‘Didn’t get rolling’: Pete Carroll on Seahawks’ offensive struggles
Nov 24, 2023, 12:52 PM
(Jane Gershovich/Getty Images)
The Seattle Seahawks were bullied in primetime on Thursday, losing 31-13 at home to the San Francisco 49ers in a game that got out of hand in a hurry.
The Seahawks fell behind 24-3 at halftime and struggled mightily to move the ball all night long, especially in the first two quarters.
While the defense did ultimately step up and make some plays in the second half, Seattle’s offense had a night to forget.
That was a big topic during this week’s Pete Carroll Show on Seattle Sports with the head coach of the Seahawks.
“On offense, for the first six or eight plays, we’re kind of stumbling around out there,” Carroll said. “And I say that because (quarterback Geno Smith) gets tripped back by our 1-yard line. But we just didn’t get rolling.”
Even with a nightmare start, the Seahawks had a chance to make it a very close game in the third quarter.
The Hawks got a pick-6 from Jordyn Brooks to make it 24-10, and then Seattle drove to the red zone with a chance to get within one score.
But the Seahawks couldn’t cash in, settling for a short field goal and their last points of the game.
“The unfortunate drive when we get down there and we’ve got to take the field goal, there’s back to back plays that could have put the ball on the 1-yard line,” Carroll said. “It didn’t happen, and so we have to kick a field goal. That was a big one right there, for sure.”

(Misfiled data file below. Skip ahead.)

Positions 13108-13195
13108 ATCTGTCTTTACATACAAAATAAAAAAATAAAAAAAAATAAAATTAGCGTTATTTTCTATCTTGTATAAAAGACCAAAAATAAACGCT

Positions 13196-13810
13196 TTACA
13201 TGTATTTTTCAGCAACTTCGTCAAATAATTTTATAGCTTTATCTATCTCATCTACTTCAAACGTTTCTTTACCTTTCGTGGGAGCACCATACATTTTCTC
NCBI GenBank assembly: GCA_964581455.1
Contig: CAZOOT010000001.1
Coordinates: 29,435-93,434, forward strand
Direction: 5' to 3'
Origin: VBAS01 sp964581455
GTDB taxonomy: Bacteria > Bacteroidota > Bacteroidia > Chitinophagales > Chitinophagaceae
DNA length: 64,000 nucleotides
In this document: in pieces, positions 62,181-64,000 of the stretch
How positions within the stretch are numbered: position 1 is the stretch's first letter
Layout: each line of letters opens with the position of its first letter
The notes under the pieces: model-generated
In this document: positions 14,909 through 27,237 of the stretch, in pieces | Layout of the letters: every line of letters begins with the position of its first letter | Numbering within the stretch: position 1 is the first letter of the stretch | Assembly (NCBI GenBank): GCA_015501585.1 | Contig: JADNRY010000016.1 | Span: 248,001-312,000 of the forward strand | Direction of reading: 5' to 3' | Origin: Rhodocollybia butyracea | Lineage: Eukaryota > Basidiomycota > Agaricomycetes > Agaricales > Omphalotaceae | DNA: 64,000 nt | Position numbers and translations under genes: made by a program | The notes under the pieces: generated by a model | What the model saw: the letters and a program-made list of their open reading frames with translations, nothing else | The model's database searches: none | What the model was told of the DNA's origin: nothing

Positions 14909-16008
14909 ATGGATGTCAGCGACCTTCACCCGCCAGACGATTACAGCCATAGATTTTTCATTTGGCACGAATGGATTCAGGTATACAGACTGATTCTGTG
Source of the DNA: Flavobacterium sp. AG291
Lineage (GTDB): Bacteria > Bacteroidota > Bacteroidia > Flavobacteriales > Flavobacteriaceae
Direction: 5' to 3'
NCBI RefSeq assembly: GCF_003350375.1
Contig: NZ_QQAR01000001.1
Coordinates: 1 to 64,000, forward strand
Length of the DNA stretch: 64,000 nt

“When it got to 24-13, it felt like yeah, OK, this is a good football game here and we’ve made ourselves a chance to get back in this thing. And it just didn’t,” he later added. “… It was just one sequence after another that was going to make the difference. I didn’t realize at the time not scoring (the touchdown and instead the field goal made it) 24-13 would have been that big of a deal, but (not getting) that touchdown was really, really big.”
Carroll gave a lot of credit to the 49ers for dictating how the game went.
“Tthe defense that we played against, they make you have to get it done, and you’ve got to execute. And you can’t hold the football, which we got sacked a bunch of times last night because we got in situations where we had tried to get the ball down the field. They make it hard,” he said. “And when the fields are long, like it was horrible field position for us, it’s totally in their favor … We have to stay out of those situations continued because a team like that, they’re already established. That’s how they play. And so you’ve got to find your ways, and we did not find our ways. We just need better mix in all of the aspects.”
The Seahawks, Carroll said, wanted to push the ball deep down the field with Smith and the team’s receivers. Outside of a spectacular one-handed grab by rookie Jaxon Smith-Njigba, Seattle didn’t connect on deep shots.
That was something Carroll was upset about looking back on the loss.
“Where we came up short was on the deep ball. We really went after these guys downfield. They’d had a ton of penalties and all that and we wanted to see if we could convert on those. And we didn’t get anything out of it to speak of other than the corner route that we hit Jaxon on,” he said. “But we made a concerted effort to get the ball down the field. And DK (Metcalf) missed by inches on the one that we catch (in the first half) that might have an impact on the game … I think the downfall for us was we weren’t able to convert on the chances that we take. When you throw it incomplete, you lose a whole play in the sequence, so we didn’t get as much out of that as we thought we would.”
Execution and play-calling
The Seahawks have plenty of weapons on offense, especially in the passing game where Smith-Njigba joined a receiver room with Metcalf and Tyler Lockett. Seattle also has three tight ends the team likes to use, and a few young dynamic running backs.